Victims of domestic violence can break rental agreements early under new Alberta law
The private member’s bill introduced by Calgary MLA Deborah Drever that came into effect on Monday will help victims of domestic abuse get away from their abusers. The law will also help victims get in touch with services for survivors of domestic violence reports CBCnews Calgary.
Calgary MLA Deborah Drever introduced a private member’s bill last fall to make it easier for victims of domestic violence to get out of rental agreements. (CBC)
A new law spearheaded by Calgary MLA Deborah Drever designed to help victims of domestic violence get away from their abusers came into force Monday.
The Residential Tenancies (Safer Spaces for Victims of Domestic Violence) Amendment Act allows renters to break a lease early, without a financial penalty, by showing their landlord a certificate verifying that they’re at risk.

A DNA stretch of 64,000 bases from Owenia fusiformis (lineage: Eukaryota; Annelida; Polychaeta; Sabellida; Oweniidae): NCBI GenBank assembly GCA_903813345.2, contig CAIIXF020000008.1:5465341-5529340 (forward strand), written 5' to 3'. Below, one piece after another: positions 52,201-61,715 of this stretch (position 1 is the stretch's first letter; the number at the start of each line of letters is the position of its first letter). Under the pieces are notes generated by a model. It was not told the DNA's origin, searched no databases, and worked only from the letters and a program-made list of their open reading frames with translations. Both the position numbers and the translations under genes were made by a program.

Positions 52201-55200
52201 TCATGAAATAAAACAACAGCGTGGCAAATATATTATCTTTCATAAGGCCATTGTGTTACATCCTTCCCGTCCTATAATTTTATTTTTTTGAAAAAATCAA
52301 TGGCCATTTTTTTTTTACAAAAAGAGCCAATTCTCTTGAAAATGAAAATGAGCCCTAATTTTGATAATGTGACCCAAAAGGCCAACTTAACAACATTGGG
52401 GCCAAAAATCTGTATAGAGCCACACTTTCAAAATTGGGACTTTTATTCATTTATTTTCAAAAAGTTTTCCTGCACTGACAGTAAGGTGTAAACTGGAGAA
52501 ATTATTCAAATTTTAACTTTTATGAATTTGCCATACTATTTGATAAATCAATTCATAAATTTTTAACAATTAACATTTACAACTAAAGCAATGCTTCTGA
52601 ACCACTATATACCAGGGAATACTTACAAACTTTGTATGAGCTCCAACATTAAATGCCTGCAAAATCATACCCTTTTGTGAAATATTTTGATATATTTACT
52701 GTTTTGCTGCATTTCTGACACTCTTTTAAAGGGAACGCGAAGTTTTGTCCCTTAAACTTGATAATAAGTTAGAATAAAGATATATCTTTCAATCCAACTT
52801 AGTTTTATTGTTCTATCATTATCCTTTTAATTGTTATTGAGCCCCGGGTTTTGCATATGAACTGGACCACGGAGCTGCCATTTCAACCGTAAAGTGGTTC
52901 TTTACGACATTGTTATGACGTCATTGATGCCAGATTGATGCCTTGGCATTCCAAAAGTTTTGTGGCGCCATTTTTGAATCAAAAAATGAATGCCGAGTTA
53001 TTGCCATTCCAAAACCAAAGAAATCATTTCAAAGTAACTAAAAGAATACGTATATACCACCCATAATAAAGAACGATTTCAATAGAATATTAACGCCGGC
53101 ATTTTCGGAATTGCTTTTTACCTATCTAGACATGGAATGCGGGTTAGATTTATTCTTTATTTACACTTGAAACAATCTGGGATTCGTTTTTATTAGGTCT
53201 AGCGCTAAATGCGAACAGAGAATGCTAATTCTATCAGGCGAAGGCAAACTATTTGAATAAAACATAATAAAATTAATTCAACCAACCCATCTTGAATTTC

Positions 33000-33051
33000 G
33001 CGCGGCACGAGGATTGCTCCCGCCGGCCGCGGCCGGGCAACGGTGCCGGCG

“I brought this bill forward because finances should never be a barrier to fleeing violence,” Drever said in a release.
“These changes will make a real difference for survivors of domestic abuse. I am honoured it passed unanimously and that today, it’s the law.”
To get a certificate, a tenant will need to give the ministry of Human Services an emergency protection order, a peace bond or a letter from a certified professional — such as a doctor, nurse, social worker or psychologist — confirming they or their children are in danger.
The new law will also help victims get in touch with services for survivors of domestic violence, the province says.
Several organizations — including the YWCA, HomeFront Calgary and the Alberta Council of Women`s Shelters — applauded the government for enacting the new law.
“Women tell us that economic insecurity and stress of finding a new home are among the top reasons they stay in unsafe, abusive relationships,” said YWCA CEO Sue Tomney in a release.
“This amendment … addresses these stressors and enables women to escape abusive relationships with the supports they need.”
Disclaimer: The views and opinions in this article are those of the authors and do not necessarily represent the views of FASD Prevention Conversation Project.